To Boot or Not to Boot
I've always maintained that for toddlers and preschoolers, tennis shoes are usually all that's needed. After all, kids this age typically aren't doing much more than taking nature walks.
However, there's a very important clause here:
The tennis shoes must have good grip.
A friend of mine recently forgot about this necessity, and it made her weekend miserable. We were taking a group of young children on an overnight trip to a hut in the White Mountains of New Hampshire.
The trail to the hut wasn't long, about one and three-quarters miles, but there was some climbing and plenty of rocks and roots to trip up little feet.
My friend had a pair of hiking boots for her four-year-old, but he refused to wear them, so she left them home. As a result, her son took on the trail using a pair of old-fashioned Keds, the kind that have virtually smooth soles.
The poor boy kept falling, slipping, and sliding. His mother's trip was nearly ruined with worry. Her older son was at home with a broken ankle, and she was terrified at the thought of another cast in the family.
The next day, on the trip down the mountain, she put her son in Tevas, which aren't a good choice for hiking (there's no support or protection for scratches and scrapes), but at least they had much better grip than did the Keds.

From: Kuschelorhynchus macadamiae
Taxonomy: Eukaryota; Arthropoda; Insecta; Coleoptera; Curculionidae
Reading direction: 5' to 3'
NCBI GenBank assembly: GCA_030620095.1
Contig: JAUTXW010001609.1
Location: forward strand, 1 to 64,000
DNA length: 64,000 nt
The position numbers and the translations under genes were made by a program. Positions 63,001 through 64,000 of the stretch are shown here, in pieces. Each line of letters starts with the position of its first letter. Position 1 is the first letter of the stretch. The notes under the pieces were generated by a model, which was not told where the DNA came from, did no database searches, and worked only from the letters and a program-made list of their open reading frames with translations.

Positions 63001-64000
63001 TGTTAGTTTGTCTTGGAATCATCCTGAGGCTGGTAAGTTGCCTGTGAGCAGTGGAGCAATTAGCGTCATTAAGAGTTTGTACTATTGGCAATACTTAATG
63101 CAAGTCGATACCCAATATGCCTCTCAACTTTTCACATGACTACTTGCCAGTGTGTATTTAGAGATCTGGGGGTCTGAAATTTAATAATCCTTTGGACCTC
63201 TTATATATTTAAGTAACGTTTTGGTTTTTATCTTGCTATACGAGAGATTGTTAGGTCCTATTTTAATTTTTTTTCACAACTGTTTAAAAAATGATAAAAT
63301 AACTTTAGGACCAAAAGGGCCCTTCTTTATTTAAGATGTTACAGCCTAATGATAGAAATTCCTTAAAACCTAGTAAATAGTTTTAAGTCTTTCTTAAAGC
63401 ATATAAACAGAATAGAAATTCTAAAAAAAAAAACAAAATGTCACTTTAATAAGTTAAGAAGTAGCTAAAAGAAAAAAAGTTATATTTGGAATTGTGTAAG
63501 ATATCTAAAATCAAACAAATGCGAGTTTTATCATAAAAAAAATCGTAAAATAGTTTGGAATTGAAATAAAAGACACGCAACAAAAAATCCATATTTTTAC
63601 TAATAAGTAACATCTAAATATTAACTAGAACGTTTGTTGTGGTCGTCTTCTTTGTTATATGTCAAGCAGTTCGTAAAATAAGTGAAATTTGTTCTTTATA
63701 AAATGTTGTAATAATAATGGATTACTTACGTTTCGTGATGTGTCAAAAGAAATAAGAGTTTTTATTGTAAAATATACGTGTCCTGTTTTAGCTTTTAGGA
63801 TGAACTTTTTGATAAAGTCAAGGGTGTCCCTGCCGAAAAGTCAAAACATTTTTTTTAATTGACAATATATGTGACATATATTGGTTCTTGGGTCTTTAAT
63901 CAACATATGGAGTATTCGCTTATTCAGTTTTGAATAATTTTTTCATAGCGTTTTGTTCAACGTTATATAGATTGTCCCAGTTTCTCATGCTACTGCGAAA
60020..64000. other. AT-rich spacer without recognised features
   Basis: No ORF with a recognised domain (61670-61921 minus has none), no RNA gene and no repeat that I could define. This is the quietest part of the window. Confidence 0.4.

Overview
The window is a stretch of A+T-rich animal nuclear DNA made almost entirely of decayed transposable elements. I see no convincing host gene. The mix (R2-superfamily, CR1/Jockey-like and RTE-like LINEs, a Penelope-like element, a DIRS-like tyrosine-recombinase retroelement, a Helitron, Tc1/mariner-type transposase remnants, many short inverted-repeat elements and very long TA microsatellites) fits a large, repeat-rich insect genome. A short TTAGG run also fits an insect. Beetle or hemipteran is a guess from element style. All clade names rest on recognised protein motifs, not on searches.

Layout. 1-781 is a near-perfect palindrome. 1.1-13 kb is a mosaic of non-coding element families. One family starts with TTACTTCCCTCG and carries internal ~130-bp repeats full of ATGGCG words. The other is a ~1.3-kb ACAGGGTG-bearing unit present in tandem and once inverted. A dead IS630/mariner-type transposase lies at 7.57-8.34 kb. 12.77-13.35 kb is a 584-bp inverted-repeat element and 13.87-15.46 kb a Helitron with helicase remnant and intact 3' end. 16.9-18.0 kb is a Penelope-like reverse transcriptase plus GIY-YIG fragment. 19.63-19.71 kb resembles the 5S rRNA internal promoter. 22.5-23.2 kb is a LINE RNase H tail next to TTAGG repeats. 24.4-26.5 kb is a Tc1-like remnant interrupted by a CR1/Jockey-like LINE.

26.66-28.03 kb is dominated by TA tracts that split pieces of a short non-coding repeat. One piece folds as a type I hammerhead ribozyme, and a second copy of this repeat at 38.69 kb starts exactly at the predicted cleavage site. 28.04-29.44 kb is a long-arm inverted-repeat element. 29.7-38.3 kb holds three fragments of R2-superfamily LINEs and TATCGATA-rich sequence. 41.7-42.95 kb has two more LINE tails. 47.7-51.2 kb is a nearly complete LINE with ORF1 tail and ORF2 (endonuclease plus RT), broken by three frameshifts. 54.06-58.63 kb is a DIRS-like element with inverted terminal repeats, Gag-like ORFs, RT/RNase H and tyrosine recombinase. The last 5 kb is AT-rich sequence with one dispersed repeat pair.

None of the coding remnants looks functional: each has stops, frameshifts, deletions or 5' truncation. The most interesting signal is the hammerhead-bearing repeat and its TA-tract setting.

Here are two basic tenets to keep in mind when selecting hiking footwear for kids:
- Get a grip. Whether you go with hiking boots or tennis shoes, be sure the footwear you choose has excellent traction. Whether your child is jumping from rock to rock or simply running over some wet leaves, his or her shoes should help him avoid as many falls not to mention blisters as possible.
- Think quality.Nobody wants to spend an arm and a leg on shoes that your child will soon outgrow, but cheap footwear is cheap footwear. There are plenty of what I call"pseudo-boots" on the market. These things look like boots, except they're poorly made and therefore fit poorly. Avoid them. You're much better off with a good pair of tennis shoes than a pair of these things.
I always regret when I cast aside my better judgment and purchase cheap tennis shoes. After a month or two, most of the 10-and 12-dollar tennis shoes we've purchased start smelling to high heaven, and the synthetic materials can't be washed. I end up banishing them to the garage or throwing them away.
Your child deserves a pair of boots or shoes that fits well and will perform well on varied types of terrain.
Details mentioned in this article were accurate at the time of publication